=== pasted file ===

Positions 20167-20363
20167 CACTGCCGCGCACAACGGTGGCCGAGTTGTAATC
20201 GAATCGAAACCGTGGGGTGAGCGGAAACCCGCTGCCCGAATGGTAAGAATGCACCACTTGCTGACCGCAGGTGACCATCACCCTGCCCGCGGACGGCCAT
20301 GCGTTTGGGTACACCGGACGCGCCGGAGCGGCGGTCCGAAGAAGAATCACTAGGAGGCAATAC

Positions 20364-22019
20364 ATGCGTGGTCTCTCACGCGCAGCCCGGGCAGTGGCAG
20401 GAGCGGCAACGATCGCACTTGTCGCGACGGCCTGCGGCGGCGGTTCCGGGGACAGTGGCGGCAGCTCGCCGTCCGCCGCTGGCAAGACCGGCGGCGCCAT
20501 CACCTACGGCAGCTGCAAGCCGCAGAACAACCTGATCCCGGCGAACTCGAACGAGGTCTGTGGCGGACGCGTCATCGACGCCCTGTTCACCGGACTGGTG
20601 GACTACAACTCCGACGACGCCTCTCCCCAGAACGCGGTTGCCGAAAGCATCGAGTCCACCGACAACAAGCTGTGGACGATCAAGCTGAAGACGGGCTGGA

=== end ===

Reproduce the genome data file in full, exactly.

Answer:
Positions 20167-20363
20167 CACTGCCGCGCACAACGGTGGCCGAGTTGTAATC
20201 GAATCGAAACCGTGGGGTGAGCGGAAACCCGCTGCCCGAATGGTAAGAATGCACCACTTGCTGACCGCAGGTGACCATCACCCTGCCCGCGGACGGCCAT
20301 GCGTTTGGGTACACCGGACGCGCCGGAGCGGCGGTCCGAAGAAGAATCACTAGGAGGCAATAC

Positions 20364-22019
20364 ATGCGTGGTCTCTCACGCGCAGCCCGGGCAGTGGCAG
20401 GAGCGGCAACGATCGCACTTGTCGCGACGGCCTGCGGCGGCGGTTCCGGGGACAGTGGCGGCAGCTCGCCGTCCGCCGCTGGCAAGACCGGCGGCGCCAT
20501 CACCTACGGCAGCTGCAAGCCGCAGAACAACCTGATCCCGGCGAACTCGAACGAGGTCTGTGGCGGACGCGTCATCGACGCCCTGTTCACCGGACTGGTG
20601 GACTACAACTCCGACGACGCCTCTCCCCAGAACGCGGTTGCCGAAAGCATCGAGTCCACCGACAACAAGCTGTGGACGATCAAGCTGAAGACGGGCTGGA